ABOVE: Kine Weekly, October 5th, 1961. Perched above the ship’s side is director Philip Dunne. Clambering between the stays is photographer Arthur Ibbotson. This is how they looked when they went to sea off the Welsh coast on the “Madre Dolorosa” to film location scenes for Mark Robson’s production The Inspector.
BELOW: The two cover versions of the theme music that were released on 45 rpm singles in the UK in June, 1962. No actual soundtrack recordings of Malcolm Arnold's score have ever been released.
Stephen Boyd as Peter Jongman, the Dutch policeman in The Inspector, who, haunted by and unable to forget the way he allowed the Nazis to deport and murder his fiancee during the war, personally helps a Jewish girl, Lisa Held (Dolores Hart in her penultimate film before she gave up acting and entered a convent) get to, and illegally into, Palestine, falling desperately in love with her as he carries out his good deed. The scenes, like the one illustrated above, on board the canal barge “Hendrika” as it traveled through Holland, were some of the best things in this Mark Robson CinemaScope picture for Twentieth Century-Fox.
BELOW: Some original Front-of-House stills from the film. To enlarge all these stills, left click with mouse on white bar over the top of each image.
Some great clips there Darrenburnfan. This is a fine film imo & one of my favourites. Stephen Boyd & Dolores Hart remained very close friends right up to his death. She of course became a nun not long after this film was made.
Thanks, Wadsy. I know many people will associate Stephen Boyd with his role in Ben-Hur, and he was excellent in all his films. But for me, The Inspector was his best role. I thought it was a wonderful film when I first saw it as a fifteen year old in 1962 and it still retains the power that it had then. Malcolm Arnold, who's score for this is hauntingly beautiful, once said that music is very important to a film and he was right. I know that younger members of the forum will be scratching their heads about The Inspector, never having heard of it.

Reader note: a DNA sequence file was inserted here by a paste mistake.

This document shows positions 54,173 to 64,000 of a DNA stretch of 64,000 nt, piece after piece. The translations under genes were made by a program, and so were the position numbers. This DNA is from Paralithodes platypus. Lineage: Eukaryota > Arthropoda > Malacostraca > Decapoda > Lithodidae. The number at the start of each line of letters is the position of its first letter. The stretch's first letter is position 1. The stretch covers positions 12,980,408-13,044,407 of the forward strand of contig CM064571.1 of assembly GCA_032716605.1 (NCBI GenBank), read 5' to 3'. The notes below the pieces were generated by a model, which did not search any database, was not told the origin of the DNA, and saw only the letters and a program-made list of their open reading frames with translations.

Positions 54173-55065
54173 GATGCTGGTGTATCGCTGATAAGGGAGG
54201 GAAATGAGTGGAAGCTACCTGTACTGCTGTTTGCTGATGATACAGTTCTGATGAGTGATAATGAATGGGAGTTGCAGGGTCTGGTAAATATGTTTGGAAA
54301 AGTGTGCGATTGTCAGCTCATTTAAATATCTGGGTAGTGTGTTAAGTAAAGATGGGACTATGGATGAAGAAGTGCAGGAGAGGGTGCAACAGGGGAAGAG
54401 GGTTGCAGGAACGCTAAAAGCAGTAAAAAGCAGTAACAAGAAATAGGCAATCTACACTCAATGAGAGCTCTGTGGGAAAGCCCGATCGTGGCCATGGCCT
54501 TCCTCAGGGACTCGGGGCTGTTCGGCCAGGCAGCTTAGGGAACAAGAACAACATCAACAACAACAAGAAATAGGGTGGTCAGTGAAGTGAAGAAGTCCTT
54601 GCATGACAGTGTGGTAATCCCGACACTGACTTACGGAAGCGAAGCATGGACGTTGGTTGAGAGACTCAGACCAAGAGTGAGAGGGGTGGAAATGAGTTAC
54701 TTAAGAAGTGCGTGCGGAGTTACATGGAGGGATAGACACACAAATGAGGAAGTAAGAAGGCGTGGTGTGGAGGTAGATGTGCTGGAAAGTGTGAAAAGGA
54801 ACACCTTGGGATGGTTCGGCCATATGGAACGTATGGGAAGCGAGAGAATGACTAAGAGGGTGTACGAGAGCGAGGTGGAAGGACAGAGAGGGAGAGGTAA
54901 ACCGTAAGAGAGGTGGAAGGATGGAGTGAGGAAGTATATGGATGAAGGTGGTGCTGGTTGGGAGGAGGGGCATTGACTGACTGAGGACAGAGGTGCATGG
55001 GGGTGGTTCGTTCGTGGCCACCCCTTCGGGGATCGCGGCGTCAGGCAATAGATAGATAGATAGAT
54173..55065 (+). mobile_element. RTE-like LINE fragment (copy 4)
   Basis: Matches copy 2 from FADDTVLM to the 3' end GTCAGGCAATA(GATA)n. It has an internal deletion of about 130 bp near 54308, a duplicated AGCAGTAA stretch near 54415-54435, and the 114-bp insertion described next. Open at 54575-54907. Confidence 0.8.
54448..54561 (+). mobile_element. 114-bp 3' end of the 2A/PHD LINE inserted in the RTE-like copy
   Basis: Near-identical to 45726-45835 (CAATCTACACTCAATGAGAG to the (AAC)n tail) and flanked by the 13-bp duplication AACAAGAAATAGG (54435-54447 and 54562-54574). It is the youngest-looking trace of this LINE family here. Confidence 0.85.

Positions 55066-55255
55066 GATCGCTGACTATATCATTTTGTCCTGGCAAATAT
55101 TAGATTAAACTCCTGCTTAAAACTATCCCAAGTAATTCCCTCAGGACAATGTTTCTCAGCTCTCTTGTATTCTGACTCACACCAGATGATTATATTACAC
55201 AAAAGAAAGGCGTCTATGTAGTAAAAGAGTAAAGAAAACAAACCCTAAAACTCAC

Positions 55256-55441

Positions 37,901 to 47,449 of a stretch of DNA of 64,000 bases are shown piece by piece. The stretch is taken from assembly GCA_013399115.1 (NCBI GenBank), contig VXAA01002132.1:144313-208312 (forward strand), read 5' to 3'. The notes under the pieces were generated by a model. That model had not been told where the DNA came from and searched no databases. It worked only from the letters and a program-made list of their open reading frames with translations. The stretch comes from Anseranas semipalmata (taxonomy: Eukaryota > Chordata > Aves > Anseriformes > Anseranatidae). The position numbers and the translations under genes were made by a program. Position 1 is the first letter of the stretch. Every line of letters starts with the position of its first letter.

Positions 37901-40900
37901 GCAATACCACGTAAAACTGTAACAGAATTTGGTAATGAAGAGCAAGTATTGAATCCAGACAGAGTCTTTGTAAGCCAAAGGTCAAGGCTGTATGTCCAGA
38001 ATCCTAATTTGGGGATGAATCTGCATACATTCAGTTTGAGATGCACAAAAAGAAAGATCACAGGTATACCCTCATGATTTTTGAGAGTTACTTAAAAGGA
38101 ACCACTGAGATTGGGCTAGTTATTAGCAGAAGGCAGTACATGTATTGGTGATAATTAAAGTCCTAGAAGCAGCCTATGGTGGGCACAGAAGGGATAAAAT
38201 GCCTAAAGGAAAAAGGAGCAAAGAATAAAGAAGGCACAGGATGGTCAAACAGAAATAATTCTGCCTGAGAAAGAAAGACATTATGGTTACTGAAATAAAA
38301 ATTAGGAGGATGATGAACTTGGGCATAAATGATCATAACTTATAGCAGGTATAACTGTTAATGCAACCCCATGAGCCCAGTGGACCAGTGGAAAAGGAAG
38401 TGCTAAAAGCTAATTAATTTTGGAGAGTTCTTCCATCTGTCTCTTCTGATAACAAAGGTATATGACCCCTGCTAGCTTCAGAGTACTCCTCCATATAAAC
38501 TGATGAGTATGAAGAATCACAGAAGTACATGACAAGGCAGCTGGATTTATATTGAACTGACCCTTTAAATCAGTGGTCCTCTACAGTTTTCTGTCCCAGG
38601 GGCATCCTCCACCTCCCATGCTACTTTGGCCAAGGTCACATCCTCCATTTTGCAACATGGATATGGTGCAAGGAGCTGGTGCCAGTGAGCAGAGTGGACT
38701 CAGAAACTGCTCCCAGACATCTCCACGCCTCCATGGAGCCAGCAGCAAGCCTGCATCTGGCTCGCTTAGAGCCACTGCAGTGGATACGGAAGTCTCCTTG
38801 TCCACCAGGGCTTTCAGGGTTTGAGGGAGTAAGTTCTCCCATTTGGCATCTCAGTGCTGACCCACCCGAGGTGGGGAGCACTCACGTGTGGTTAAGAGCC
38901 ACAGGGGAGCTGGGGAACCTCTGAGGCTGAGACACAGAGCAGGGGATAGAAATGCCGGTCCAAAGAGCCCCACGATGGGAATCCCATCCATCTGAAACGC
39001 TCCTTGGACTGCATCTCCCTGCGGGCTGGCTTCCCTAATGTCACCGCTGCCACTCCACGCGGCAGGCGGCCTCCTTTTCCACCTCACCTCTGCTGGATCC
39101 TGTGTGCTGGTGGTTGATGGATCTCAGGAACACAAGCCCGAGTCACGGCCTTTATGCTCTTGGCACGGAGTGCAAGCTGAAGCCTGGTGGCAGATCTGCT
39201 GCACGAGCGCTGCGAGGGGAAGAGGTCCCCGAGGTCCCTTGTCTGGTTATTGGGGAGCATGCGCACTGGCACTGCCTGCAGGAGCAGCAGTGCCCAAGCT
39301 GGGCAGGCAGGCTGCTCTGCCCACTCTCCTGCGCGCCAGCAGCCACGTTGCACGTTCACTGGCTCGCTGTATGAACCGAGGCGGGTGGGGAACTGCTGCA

I much prefer Stephen Boyd in this to most of his other films. He seemed to get typecast later in his career as a Hollywood tough guy & there was much more to him than that.
I recall seeing this in 1962, and remember that the print was weak and a a bit muddy - a common problem with so called 'De Luxe color' at the time..........
De Luxe Color was merely Eastman Colour processed by De Luxe laboratories in the States. My guess is that British prints would have been processed in Eastman Colour at either Rank or Bucks laboratories, while keeping the Color by De Luxe trademark on the actual prints. I know that the British prints were on Eastman Colour stock, as I have a couple of 35mm frames from The Inspector that are 48 years old and the colour on them has now turned to pink. A sure sign of Eastman Colour, as Technicolor doesn't fade. Maybe the print you saw wasn't presented properly Julian, or the cinema had the arc lamp on reduced power to save money. As I remember it, the colours in 1962 looked about the same as on the preserved print that was shown on the Fox Movie Channel, examples of which can be seen in my first post above.
darrenburnfan, do you happen to know if De Luxe was an offshoot of Twentieth Century-Fox, as "Color by De Luxe" seemed to first appear on their films (in the 50s, I think)?
Great work on this thread DBF, I agree this is a neglected gem of a film. I must confess I had never seen it until recently, and thoroughly enjoying it. The two leads were excellent especially the fragile beauty of Delores Hart.
the cinema had the arc lamp on reduced power to save money.....
This now seems to be a common practice for sparsely attended matinees - another reason I have stopped going to the cinema ! My TV set gives a brighter, more vibrant picture........
Well, Gerald, it seems that Color by De Luxe started appearing first on 20th Century-Fox films around 1954 with King Of The Khyber Rifles (credited on screen as being in Color by Technicolor - De Luxe), so maybe they owned the processing laboratories. Some United Artists CinemaScope films of the late 1950's (such as Comanche) also had the Color by De Luxe credit on their colour films.
Thanks, Harbottle. I'm glad I'm not the only one who remembers it with affection...and also for that brilliant scene where Hugh Griffith swats bats with a tennis racket as they fly into his hotel room at night. "Thirty love! Forty love! Advantage Van der Pink! Ahhhhh, game, set and match!"Originally Posted by Harbottle
Thanks for the interesting and informative posts darrenburnfan.
I did not recognize the title at first because I know it as Lisa. It definitely looks like the sort of film I would enjoy.
Thanks, Tim. As far as I know, it has been run a few times in the States on the Fox Movie Channel (as Lisa). I don't think it will ever be run on television in this country again, unless Film 4 decide to run it.